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Lebanon Touristic Places  
Beirut
Baalbeck
Byblos (Jbeil)
Sidon & Tyre
Beiteddin
Jeita
The Cedars
 
 

Beirut


Is a city of one and a half million inhabitants, bright sunshine and modern business activity mingled with old traditions. It provides a unique blend of ancient and modern, of East and West, to an extent not found elsewhere in such a small area.

The National Museum, the Great Mosque "Jameh-el-Umari", the Al Khodr Mosque built on the spot where St. George, the patron saint of Beirut is believed to have killed the dragon and innumerable ancient churches, all bear testimony to the centuries of history that make Beirut what it is today. While new districts have sprung up in the past decade beautiful modern buildings along the Raoucheh Corniche, near the famed Pigeon Rock Grotto (just off the cost and one of Beirut's leading landmarks) provide a striking contrast with the older part of the city and bear comparison with the best modern architecture of the world.

Life is pleasant in Beirut. Its nightlife is famous all over the world, its night-clubs - probably more to the square mile than in any other metropolis - provide entertainment both for the country's fun loving, carefree inhabitants and for the visitors who, from the minute they step on Lebanese soil, feel the country's welcome.
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Baalbeck

One and a half hours from Beirut, on an excellent highway, proudly stands Baalbeck, one of the most ancient cities of the world, which was first built as a center of pagan worship. The Phoenicians later transformed it into a temple in honor of the god Baal. After the conquest of Alexander, Greeks settled in the country and named the town Heliopolis (city of the sun).

The Romans built also colossal temple here. With the crusader period came important changes; a church was built in honor of St. Barbara. In Baalbeck one may visit the Citadel, the Great Mosque and the temples of Jupiter, Bacchus and Venus. Every summer, a festival of music, dramatic art and folk-dancing is held at the temples. The performances are selected from among the world's greatest artists in their particular fields.
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Byblos (Jbeil)

Although Byblos is today only a small coastal town 35 kilometers north of Beirut, it is in fact, one of the oldest cities in the world and, according to legend, was founded by the Cananean god El, son of Kronos.

A neolothic village, well preserved, bears witness to the fact that the region was inhabited more than five thousand years ago while the ramparts of the Phoenician city, together with temples full of the old relics, date back three thousand years.

Many royal tombs have been discovered in that area. The walls of Ahiram's tomb (13th century B.C) bear inscriptions in characters from which all modern alphabets are derived. The Romans, for their part, left an amphitheatre and colonnades and, after them, the Crusaders built the Church of St. John (12th century A.D) which still stands with its remarkable baptistery, a dungeon and a part of the fortified harbor.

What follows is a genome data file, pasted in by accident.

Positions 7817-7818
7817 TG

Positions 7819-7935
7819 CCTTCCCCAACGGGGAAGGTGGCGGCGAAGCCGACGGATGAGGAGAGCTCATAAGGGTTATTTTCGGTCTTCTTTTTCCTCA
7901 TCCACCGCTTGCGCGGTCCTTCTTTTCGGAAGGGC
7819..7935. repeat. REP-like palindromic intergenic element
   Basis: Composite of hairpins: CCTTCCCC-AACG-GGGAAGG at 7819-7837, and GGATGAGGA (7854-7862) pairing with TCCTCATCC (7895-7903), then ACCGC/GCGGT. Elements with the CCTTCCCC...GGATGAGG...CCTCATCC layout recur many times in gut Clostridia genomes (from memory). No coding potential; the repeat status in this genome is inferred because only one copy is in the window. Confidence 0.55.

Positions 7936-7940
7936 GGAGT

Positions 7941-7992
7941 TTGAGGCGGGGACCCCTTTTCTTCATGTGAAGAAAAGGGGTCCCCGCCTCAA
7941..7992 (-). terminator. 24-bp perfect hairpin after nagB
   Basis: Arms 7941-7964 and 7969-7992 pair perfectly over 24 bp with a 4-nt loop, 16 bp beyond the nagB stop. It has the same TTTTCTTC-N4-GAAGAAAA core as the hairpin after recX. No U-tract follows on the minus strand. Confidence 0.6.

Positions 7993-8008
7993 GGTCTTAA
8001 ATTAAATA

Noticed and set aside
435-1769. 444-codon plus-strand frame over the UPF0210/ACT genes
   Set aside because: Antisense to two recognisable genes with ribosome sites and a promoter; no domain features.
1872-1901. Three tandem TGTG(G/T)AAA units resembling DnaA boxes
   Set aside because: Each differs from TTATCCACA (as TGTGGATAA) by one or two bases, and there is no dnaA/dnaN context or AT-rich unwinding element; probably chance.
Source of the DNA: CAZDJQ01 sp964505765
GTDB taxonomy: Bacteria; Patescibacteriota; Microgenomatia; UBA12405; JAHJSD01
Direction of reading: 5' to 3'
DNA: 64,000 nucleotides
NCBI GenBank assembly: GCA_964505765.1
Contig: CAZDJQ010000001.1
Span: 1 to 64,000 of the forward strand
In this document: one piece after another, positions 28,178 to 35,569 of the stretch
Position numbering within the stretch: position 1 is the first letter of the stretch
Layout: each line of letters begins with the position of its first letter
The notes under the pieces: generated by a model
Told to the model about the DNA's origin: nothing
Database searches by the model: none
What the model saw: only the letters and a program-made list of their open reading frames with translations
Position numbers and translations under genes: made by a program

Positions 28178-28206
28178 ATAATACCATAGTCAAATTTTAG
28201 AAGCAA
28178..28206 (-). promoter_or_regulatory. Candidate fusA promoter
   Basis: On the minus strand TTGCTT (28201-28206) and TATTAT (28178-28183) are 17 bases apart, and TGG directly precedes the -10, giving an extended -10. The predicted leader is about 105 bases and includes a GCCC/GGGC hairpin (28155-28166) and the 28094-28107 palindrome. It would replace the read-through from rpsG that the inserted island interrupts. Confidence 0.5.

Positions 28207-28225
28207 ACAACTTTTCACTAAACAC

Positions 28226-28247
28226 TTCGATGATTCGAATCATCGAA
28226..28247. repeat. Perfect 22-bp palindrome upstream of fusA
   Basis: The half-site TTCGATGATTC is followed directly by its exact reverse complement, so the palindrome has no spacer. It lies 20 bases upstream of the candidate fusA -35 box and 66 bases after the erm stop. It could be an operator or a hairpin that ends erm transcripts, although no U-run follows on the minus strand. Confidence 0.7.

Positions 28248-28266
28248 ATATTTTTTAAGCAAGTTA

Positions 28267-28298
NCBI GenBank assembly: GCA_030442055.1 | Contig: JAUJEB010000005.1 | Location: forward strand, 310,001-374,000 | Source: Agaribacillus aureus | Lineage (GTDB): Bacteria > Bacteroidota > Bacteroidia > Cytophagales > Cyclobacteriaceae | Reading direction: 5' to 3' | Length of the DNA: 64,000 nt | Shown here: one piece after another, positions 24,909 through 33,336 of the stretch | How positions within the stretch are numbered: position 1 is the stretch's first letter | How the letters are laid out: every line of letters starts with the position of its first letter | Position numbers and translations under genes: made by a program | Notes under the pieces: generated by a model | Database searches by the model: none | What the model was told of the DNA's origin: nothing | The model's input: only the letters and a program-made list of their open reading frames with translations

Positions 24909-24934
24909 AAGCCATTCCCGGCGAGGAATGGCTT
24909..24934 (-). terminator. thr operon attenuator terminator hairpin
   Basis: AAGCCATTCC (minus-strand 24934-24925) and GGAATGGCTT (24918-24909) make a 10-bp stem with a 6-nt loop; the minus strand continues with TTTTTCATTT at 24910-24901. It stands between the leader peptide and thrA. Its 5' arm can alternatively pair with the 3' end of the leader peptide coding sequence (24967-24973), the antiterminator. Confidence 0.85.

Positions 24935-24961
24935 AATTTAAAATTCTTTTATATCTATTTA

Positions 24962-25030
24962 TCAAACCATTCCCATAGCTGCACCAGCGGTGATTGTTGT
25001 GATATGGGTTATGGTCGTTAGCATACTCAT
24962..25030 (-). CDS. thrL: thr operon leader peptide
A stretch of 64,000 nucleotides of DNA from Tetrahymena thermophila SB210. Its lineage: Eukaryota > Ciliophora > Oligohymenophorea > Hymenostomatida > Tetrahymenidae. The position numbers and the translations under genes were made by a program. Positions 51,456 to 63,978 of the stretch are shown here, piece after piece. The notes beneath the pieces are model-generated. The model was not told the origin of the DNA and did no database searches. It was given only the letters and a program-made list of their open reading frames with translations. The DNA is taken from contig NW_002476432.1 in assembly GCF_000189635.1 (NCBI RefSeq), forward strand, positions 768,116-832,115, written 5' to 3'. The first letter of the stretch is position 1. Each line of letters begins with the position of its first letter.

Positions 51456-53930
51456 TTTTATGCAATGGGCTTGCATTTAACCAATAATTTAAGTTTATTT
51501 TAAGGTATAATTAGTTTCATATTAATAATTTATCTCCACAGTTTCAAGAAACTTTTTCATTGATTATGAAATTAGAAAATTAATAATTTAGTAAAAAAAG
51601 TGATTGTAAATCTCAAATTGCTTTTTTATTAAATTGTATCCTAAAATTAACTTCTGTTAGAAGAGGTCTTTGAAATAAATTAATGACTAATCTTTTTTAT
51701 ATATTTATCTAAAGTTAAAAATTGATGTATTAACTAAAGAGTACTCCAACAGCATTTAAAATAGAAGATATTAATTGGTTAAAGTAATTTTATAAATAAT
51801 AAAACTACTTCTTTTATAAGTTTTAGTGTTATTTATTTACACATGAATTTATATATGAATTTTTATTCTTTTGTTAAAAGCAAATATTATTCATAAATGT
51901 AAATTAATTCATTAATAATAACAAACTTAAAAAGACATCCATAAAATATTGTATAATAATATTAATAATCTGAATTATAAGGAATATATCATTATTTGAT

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Sidon & Tyre

South from Beirut are the old Phoenician cities of Sidon and Tyre of biblical fame. Sidon contains the ruins of a 13th century Crusader Castle and the remains of the Chateau of St Louis. About 45 kilometers away lies Tyre with its admirable monolithic sarcophagus, believed to be the tomb of Phoenician king Hiram of Tyre. Recent discoveries in Tyre have brought to light vestiges dating from Alexander the Great.

30 kilometers from Sidon, the medieval Beaufort Castle stands on a 1,000 foot high cliff overlooking the Litany River.
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Beiteddin

The palace of Beiteddin was built by Emir Bashir (1788 - 1840).

It is a fine example of old oriental architecture and is rich in multicolored mosaic floors of fascinating design. A folklore museum housing antiquities dating back to the time of Emir Bashir, flanks the outer courtyard leading to the main sections of the palace.
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Jeita

The Jeita Grotto is the source of the Dog River from which Beirut gets its water supply.

Inside, the grotto is artificially lit to enable visitors to see the ferric and colorful rock formations while they cruise round the subterranean lake in a boat.

The grotto is considered the most beautiful of its kind in the world because of its richness and variety of color.
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The Cedars

About 125 kilometers from Beirut, through the romantic Qadisha gorge, are the Cedars.

Before climbing the last ascent to this beautiful locality, one may visit the Qadisha Grotto, a fairyland of stalactites and stalagmites, through which gushes the ice-cold river of Qadisha. The Cedars are also a famous ski resort, with a ski-lift and lots of hotels.
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